“Hi, Mr. Oxx-Orx,” said Howard. “You might not remember me. I’m Howard Coffer, I live in Hickory. This is my Uncle Daniel.”

“I know Daniel well,” said Ox, almost to shore. “And I know famous Howard Coffer. How are you both?” He reached land and pulled himself on shore easy, though he was shivering fiercely. His glasses were perfectly dry and he wore long swim trunks as tight as his legs.

“Fine, fine, Mista Ox,” said Daniel Hush leaning into his funny little accent. “You dry off, don’t mind us. You look mighty cold.”

“I am mighty cold,” said Oxx-Orx. He carried a gray writing tablet with him and a pen that appeared as if carved out of diamond. On it he took his notes, when he sat at the bottom of the lake, and studied the fish there, and whatever else swam along its bottom. “Be right back, gentlemen.” He disappeared into his little cabin, where the smoke began rising thicker. He always kept a fire going to warm him when returning from his work in the lake. Howard resumed his rock skipping, still applying his Uncle’s spittle method to no discernable improvement.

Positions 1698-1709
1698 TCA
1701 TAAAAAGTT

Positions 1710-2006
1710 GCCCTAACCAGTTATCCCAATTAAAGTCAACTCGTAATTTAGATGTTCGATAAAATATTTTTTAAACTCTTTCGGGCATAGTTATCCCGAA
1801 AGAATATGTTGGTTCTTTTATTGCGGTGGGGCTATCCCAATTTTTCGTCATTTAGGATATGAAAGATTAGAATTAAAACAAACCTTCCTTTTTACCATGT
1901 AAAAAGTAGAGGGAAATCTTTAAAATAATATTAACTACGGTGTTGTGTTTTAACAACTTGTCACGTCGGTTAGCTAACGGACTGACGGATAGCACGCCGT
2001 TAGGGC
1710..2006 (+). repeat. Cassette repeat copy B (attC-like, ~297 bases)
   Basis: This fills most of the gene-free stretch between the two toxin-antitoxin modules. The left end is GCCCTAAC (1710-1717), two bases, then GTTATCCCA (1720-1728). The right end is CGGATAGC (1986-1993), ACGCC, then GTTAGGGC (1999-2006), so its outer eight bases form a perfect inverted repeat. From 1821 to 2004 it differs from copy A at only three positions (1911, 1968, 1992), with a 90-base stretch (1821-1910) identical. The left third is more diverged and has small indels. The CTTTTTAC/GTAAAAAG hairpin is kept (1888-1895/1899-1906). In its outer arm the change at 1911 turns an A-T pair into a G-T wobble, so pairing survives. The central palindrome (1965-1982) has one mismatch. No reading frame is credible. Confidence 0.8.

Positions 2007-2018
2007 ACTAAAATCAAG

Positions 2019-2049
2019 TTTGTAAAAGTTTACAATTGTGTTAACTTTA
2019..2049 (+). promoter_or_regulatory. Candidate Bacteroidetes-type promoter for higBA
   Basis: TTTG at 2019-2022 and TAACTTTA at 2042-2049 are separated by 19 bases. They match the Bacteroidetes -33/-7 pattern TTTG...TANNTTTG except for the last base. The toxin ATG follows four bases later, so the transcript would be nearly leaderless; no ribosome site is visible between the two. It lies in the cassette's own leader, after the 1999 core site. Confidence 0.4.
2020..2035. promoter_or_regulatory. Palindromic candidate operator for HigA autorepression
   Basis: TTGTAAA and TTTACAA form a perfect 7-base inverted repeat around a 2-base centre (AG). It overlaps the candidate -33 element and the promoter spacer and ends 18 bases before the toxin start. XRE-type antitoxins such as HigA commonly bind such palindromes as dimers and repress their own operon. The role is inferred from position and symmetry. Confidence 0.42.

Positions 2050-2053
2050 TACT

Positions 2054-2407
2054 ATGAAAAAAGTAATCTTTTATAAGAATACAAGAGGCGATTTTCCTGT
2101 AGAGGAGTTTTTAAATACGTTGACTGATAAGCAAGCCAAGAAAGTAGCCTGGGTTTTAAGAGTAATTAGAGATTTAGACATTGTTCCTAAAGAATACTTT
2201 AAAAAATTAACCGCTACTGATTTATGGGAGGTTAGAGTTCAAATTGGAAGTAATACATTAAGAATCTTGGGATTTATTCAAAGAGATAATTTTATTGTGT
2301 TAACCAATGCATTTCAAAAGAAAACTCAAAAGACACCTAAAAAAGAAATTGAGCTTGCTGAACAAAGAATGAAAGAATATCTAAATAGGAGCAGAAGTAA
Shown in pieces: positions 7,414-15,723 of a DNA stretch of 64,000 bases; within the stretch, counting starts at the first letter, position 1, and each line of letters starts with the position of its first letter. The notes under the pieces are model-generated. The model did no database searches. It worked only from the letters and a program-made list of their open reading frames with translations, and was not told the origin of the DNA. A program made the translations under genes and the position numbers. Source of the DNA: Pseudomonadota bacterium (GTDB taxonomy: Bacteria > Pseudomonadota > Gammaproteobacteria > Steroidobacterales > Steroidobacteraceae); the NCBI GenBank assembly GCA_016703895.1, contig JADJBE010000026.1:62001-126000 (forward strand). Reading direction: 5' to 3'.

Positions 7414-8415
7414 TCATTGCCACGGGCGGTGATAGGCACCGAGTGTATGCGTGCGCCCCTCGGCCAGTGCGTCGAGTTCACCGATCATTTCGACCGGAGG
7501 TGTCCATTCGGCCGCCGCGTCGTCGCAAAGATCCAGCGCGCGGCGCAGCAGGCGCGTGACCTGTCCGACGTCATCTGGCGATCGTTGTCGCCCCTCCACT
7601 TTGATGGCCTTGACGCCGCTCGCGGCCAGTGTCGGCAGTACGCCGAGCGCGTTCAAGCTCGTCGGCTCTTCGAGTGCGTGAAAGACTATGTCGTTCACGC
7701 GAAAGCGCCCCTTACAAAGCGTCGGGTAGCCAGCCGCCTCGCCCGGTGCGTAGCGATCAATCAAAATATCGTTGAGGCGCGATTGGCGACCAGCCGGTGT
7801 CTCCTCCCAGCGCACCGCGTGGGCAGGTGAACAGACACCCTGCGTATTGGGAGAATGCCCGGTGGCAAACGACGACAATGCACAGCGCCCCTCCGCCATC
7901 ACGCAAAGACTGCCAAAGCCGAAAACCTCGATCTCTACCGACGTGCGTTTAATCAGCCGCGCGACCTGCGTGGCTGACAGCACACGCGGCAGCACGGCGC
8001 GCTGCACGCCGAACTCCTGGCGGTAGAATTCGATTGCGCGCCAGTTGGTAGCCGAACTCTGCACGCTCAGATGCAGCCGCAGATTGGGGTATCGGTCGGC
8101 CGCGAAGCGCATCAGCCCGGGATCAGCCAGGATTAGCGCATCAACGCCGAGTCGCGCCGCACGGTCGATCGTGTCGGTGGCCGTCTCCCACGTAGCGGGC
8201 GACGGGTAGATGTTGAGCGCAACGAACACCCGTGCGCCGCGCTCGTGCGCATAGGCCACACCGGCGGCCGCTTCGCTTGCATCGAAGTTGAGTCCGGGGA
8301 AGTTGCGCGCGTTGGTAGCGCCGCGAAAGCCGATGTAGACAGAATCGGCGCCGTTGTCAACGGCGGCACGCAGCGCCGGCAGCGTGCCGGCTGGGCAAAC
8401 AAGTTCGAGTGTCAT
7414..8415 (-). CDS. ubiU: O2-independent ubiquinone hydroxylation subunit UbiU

Daniel just stared at the quiet waters, hands in his pockets, lanky as a stork. He was still a pretty young man, as far as it went. Only thirty-three. He surveyed the world calmly through half-lidded eyes.

“You know he’s writing a scientific book about water bugs,” said the uncle after a while.

“Oh,” said Howard. “Fish too?”

“Nah, just water bugs,” said Daniel Hush.

Oxx-Orx returned eventually with all kinds of hospitalities in tow. First of all he was dressed in winter clothing; long woolen pants, thick socks and jackboots, a double-breasted coat and a striped scarf around his neck. He wore a wide-brimmed hat too, something between a park ranger and private eye. He carried three folding chairs on one arm, and a little table with the other, and a box tucked in his armpit.

“You’ll stay for a while, yes?” he presumed.

“Certainly, certainly,” said Daniel Hush helping him with the chairs. “We’s just looking about, is all.”

Howard noticed they were setting up a little outdoor party, and his face became pale, his blinking quickened as he remembered a prior omen, “Didn’t you say it’d rain soon Uncle? Ninety-percent chance?”